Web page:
Nothrotheriops in the Nevada State Museum, Las Vegas John Orcutt, 2011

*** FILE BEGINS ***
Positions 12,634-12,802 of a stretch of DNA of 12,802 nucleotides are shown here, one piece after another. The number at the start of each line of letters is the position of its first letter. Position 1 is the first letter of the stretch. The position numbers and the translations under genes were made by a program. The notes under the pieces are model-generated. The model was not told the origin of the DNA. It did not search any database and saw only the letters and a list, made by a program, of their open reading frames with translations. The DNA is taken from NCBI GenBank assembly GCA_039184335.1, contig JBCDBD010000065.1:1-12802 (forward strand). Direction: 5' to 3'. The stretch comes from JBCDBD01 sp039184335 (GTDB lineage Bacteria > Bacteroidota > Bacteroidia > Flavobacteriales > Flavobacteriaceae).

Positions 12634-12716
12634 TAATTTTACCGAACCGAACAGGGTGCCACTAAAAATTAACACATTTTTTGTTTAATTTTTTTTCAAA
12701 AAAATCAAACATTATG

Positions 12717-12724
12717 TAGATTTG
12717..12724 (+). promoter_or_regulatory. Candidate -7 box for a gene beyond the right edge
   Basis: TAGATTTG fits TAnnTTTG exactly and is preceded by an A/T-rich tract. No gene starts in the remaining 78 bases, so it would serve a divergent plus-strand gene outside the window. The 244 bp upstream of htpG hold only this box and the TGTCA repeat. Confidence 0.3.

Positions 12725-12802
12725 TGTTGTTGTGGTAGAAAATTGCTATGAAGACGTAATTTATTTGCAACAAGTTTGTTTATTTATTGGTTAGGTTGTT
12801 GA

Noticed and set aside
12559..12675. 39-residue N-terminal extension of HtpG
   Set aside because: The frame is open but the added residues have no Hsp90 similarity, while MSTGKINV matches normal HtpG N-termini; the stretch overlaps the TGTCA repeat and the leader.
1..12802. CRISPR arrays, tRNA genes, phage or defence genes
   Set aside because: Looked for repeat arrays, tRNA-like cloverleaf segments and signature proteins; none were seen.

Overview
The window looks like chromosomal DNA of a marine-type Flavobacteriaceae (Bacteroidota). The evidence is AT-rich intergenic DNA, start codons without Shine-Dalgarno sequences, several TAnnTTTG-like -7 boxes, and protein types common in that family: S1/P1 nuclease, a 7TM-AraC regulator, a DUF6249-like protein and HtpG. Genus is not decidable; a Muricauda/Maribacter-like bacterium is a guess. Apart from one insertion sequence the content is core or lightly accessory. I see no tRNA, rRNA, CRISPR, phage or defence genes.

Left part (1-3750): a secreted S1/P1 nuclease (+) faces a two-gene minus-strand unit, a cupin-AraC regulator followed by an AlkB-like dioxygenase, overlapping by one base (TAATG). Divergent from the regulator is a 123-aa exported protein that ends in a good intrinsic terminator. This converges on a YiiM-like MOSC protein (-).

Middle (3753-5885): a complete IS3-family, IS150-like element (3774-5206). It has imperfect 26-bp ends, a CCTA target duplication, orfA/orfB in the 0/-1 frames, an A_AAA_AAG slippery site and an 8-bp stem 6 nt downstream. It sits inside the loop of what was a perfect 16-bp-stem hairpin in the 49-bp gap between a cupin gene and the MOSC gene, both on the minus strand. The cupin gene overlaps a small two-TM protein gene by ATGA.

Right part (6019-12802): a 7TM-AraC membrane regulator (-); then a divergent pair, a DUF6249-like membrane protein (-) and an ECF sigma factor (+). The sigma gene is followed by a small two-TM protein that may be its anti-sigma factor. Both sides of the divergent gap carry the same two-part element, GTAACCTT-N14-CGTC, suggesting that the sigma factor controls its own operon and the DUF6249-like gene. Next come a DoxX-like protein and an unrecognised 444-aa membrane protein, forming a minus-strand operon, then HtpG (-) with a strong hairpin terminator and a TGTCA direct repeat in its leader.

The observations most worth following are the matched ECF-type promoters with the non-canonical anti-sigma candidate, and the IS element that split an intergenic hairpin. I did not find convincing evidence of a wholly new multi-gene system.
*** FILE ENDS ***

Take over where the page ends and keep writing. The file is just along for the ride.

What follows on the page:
Sloths have figured prominently on this blog lately (see my posts on Megatherium and Megalonyx from the past year). That theme continues this month with Nothrotheriops, a genus of ground sloth that has been found throughout the southwest US and northern Mexico (and at one site in Florida), including within the Phoenix metro area, site of this month's Western Association of Vertebrate Paleontologists annual meeting. There are two known species: N. texanus and its apparent descendant N. shastensis, both of which lived during the Pleistocene. While my previous sloth posts have focused primarily on the taxon's place in the history of science, Nothrotheriops is remarkable as an example of how paleontological data can inform our knowledge of both paleo- and modern ecology. This is in large part because it lived primarily in arid climates and apparently frequented caves, possibly even using them as sites for dens, meaning that Nothrotheriops has a fantastically high preservation potential and that preserved soft tissue and dung are not uncommon. Analysis of the dung has been particularly informative, providing direct evidence of the plants eaten by the sloth (primarily desert globemallow) as well as of interactions with other organisms (fungus gnat larvae fed on vegetable matter in the dung, which also contains traces of parasitic nematodes). Perhaps the most remarkable aspect of Nothrotheriops ecology, though, is its connection to Joshua trees. Despite being icons of the Mojave Desert, Joshua trees may be doomed to extinction (or at least widespread local extirpation) due to their extremely slow dispersal rate keeping them from shifting their range in response to climate change. Based on relatively large amounts of Joshua tree material having been found in Nothrotheriops dung, it is not unreasonable to assume that the sloths, in eating and excreting seeds, served as important dispersal agents for the trees. A recent paper has suggested that the extinction of sloths and other desert megafauna made the Joshua tree an effectively immobile species. While this hypothesis awaits a rigorous paleontological test, if it proves to be correct (as seems very likely) it will have important implications for the conservation of Joshua trees, underscoring the importance of fossil data in predicting and mitigating the effects of future climatic change.